From Blaming to Forgiving
Our most painful suffering often comes from those who love us and those we love. The relationships between husband and wife, parents and children, brothers and sisters, teachers and students, pastors and parishioners – these are where our deepest wounds occur. Even late in life, yes, even after those who wounded us have long since died, we might still need help to sort out what happened in these relationships.
The great temptation is to keep blaming those who were closest to us for our present, condition saying: “You made me who I am now, and I hate who I am.” The great challenge is to acknowledge our hurts and claim our true selves as being more than the result of what other people do to us. Only when we can claim our God-made selves as the true source of our being will we be free to forgive those who have wounded us ~ Henri Nouwen.
Yesterday i was blessed to make my confession to a wonderfully insightful priest of the parish we attend regularly when in this part of Wales. On my mind of late have been those sins of mine which nailed Jesus to the Cross, especially those sins by which i have caused others to sin, and those to whom my words or actions have impacted detrimentally, at least, those that are known to me.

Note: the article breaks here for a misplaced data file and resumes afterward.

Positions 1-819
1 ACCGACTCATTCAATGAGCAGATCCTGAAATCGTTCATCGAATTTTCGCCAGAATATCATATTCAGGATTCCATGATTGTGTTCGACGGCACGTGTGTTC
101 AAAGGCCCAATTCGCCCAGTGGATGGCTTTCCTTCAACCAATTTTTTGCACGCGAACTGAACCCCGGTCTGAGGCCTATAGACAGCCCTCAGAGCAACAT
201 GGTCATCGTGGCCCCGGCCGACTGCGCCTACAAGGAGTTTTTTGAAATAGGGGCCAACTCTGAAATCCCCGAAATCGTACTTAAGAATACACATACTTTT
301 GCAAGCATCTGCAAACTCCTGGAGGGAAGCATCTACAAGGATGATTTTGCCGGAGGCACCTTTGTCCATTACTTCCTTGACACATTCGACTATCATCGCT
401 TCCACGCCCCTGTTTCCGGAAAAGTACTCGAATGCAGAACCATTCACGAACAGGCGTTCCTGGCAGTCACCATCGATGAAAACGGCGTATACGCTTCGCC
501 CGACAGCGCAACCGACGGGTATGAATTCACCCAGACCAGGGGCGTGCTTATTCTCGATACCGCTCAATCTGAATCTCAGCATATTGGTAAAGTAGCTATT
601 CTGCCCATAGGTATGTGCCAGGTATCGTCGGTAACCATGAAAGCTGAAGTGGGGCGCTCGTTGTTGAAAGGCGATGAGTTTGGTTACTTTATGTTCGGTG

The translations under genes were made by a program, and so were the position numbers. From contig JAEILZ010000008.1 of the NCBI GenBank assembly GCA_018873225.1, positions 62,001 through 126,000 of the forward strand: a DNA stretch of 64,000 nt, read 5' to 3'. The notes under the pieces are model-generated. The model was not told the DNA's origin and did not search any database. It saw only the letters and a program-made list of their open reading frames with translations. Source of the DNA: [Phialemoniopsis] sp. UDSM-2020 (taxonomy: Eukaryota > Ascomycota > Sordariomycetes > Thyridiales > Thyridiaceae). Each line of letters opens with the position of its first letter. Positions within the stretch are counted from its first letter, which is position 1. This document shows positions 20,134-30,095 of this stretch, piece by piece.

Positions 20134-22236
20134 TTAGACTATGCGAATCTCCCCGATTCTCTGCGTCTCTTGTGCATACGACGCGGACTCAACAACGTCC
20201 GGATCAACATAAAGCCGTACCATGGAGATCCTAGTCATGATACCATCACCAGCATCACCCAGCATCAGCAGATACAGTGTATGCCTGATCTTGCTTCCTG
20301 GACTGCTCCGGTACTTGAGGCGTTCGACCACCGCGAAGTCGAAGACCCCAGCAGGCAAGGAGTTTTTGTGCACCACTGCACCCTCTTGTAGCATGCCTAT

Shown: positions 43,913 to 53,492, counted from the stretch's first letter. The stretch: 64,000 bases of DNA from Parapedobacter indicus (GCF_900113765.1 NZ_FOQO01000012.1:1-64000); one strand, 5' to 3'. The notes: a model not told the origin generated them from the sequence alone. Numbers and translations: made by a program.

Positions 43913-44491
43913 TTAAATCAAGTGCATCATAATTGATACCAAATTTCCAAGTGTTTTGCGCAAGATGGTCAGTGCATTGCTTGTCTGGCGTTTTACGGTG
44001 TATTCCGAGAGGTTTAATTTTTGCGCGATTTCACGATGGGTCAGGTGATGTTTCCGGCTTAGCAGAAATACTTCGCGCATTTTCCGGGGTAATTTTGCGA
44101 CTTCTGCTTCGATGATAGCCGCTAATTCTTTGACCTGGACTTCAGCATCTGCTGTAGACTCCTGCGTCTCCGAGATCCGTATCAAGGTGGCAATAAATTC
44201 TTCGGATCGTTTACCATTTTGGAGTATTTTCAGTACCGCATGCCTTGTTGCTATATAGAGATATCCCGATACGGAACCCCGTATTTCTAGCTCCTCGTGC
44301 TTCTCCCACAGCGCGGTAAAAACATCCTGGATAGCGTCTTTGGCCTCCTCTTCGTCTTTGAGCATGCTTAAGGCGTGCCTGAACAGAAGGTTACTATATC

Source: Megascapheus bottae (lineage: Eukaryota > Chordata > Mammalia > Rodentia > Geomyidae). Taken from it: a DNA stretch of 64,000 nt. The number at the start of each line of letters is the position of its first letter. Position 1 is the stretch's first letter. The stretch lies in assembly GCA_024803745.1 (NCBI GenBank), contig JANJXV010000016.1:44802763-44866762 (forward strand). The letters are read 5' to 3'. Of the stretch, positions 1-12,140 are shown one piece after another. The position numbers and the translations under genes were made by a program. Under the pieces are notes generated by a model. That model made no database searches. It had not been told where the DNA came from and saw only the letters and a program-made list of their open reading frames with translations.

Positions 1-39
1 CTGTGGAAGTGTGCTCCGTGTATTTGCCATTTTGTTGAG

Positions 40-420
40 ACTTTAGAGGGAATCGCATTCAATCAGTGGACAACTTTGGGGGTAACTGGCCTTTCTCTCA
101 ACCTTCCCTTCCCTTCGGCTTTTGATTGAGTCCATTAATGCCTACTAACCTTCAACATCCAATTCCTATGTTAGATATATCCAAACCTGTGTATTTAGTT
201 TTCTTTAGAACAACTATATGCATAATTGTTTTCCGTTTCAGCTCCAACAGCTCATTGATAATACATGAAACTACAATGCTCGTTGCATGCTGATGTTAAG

After making my confession, the priest to whom i confessed, asked me especially to pray for those whom i have hurt or whom have hurt me, and to offer prayer daily for those who i don’t like and whom don’t like me.
This i will do.
It seemed especially pertinent then to share with you the above Nouwen quote that arrived in my inbox this morning.
God forgives, and so i forgive, but will those whom i have hurt, forgive me?
God asks us to forgive not one time, not two times, but a multitude of times and yet i am sure i am not alone in carrying many scars from past hurts….yet it is often hard to let go of these, we like to hold onto them don’t we? We tend to want to talk about them or to think about them over and over…we tend to consider how hard done by we we have been, how unjustified our ill treatment…don’t we? Poor us!
But if we are going to move forward along our Christian journey, how can we do so if we are chained to the heavy baggage of old wounds?
Yet daily i believe we are called to hand over our lives to God, not just in what we will do, but in what we have already done….the words of forgiveness are easily said, but they have to practiced daily….daily dying to the self that wants to cry out against that which we consider to be personal injustices.
We read in Scripture that new wine can not be poured into old wine skins, well, how can new life be poured into a vessel such as ourselves when we are so full of hurt, pain, resentment and anger, that there is no room left for anything good to be poured in?
Most of us empty ourselves of physical ‘waste’ on a regular basis, why then, as Christians, are we so keen to allow ourselves to become spiritually constipated when we know it does us no good?
Just a thought or two.